By William “Skip” Deegans
Ronceverte wound up its July 4 celebration in 1948 with a midnight dance in the armory. Providing the music was Art Mooney, one of the great band leaders in the 1940s.
Born in 1911 in Lowell, Massachusetts, Mooney’s family moved to Detroit where he began playing the saxophone in local bands. When he graduated from high school, he became an apprentice Linotype operator at the Detroit News but decided music was his passion. By the time he was 30 he was leading his own orchestra. He recorded five gold records, and his hits included I’m Looking Over a Four Leaf Clover, Toot Toot Tootsie Goodbye, Baby Face, It’s Been A Long, Long Time, and How Deep Is The Ocean.
During World War II Mooney lead the U.S. Army Band. After the war he organized a swing band. Sid Caesar played the sax, and Dean Martin, Fran Warren and the Ames Brothers were among his singers. In 1955, Mooney recorded Nuttin’ For Christmas with six-year old vocalist, Barry Gordon. The song was a hit and reached number 6 on the Billboard’s chart. After the death of Guy Lombardo in 1983 Mooney took over his band, the Royal Canadians. He recorded for films, including the sound tracts for James Dean movies East of Eden, Rebel Without A Cause, and Giant. Mooney died in 1993 at age 82.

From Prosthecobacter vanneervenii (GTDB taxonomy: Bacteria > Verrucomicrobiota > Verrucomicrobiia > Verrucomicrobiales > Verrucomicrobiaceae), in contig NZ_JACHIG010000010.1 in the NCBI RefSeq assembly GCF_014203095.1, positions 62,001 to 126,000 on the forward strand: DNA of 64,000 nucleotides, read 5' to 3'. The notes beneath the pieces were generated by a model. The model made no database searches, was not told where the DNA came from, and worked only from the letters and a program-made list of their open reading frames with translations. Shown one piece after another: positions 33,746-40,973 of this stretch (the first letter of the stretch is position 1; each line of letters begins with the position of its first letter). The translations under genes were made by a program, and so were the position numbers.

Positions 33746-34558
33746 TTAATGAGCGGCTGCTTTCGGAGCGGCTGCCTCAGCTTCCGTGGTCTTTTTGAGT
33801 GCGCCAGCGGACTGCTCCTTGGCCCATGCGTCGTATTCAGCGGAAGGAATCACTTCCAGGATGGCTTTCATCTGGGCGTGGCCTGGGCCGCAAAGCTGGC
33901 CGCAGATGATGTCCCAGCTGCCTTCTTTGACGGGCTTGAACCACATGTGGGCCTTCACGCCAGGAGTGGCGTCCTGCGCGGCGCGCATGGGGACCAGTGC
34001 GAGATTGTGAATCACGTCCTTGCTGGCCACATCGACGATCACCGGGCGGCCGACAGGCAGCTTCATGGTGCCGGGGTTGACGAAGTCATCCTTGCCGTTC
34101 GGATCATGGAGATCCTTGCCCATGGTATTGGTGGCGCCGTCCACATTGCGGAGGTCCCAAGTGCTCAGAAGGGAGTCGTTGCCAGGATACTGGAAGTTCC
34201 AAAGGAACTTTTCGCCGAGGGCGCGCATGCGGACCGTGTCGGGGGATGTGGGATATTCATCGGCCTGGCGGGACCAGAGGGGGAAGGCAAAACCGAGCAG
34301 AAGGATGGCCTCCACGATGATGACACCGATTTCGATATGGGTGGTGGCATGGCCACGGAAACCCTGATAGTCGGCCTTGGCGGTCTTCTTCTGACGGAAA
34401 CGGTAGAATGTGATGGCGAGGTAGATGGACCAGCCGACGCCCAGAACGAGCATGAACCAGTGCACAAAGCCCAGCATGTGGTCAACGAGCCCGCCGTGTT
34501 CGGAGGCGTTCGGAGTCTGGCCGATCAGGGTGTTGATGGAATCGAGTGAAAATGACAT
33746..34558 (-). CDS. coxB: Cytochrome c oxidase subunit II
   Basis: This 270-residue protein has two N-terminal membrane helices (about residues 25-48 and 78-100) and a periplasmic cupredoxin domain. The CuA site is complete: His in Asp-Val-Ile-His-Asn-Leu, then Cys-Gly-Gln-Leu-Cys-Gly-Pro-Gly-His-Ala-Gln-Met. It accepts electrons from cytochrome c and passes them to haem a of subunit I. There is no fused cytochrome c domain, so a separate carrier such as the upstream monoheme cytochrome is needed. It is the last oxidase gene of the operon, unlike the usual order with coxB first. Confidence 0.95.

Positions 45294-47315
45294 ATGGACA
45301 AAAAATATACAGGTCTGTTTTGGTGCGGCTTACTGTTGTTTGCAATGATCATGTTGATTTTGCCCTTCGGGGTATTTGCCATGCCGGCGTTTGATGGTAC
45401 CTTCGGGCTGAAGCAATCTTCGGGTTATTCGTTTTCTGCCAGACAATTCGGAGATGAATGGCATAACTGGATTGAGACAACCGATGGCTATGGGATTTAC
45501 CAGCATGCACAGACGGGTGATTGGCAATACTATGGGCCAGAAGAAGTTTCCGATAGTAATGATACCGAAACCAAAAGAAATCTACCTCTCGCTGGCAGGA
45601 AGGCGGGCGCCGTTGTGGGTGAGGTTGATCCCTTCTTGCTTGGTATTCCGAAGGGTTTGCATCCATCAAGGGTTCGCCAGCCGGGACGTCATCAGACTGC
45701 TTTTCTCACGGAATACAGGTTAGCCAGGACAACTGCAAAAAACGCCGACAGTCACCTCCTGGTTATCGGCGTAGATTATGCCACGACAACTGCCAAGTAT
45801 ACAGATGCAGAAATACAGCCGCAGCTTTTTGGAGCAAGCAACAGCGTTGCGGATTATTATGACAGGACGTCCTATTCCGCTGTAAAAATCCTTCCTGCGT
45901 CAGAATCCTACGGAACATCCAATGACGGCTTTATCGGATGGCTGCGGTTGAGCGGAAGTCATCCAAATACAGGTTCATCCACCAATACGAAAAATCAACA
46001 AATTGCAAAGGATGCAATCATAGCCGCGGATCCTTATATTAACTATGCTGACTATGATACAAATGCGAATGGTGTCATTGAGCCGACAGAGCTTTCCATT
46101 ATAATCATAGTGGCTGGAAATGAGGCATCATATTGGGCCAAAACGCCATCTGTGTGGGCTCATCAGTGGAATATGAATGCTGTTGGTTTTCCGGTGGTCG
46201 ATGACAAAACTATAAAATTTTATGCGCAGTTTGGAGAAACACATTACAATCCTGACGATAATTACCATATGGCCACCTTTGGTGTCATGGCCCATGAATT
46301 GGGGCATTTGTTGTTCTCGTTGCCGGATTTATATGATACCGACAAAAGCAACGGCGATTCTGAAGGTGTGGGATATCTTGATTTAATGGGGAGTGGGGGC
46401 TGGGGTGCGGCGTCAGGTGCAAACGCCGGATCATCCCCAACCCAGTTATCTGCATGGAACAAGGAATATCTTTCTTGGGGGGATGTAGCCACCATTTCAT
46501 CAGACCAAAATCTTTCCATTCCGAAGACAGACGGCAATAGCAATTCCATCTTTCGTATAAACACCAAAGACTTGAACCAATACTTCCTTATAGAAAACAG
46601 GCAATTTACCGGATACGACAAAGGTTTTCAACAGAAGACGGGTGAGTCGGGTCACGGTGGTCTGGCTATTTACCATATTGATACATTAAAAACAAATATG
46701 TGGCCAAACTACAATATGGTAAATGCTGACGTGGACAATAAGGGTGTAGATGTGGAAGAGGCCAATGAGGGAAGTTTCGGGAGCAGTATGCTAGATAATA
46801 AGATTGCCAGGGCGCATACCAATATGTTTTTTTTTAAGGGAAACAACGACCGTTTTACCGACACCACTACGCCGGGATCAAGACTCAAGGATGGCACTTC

Tickets for the dance cost $2.50 for white patrons. Tickets for African Americans, who we restricted to sitting in the balcony, were $1.
Photo: Courtesy of the West Virginia Daily News.
Sources: The Miami Herald, Detroit Free Press, The West Virginia News, www.allmusic.com.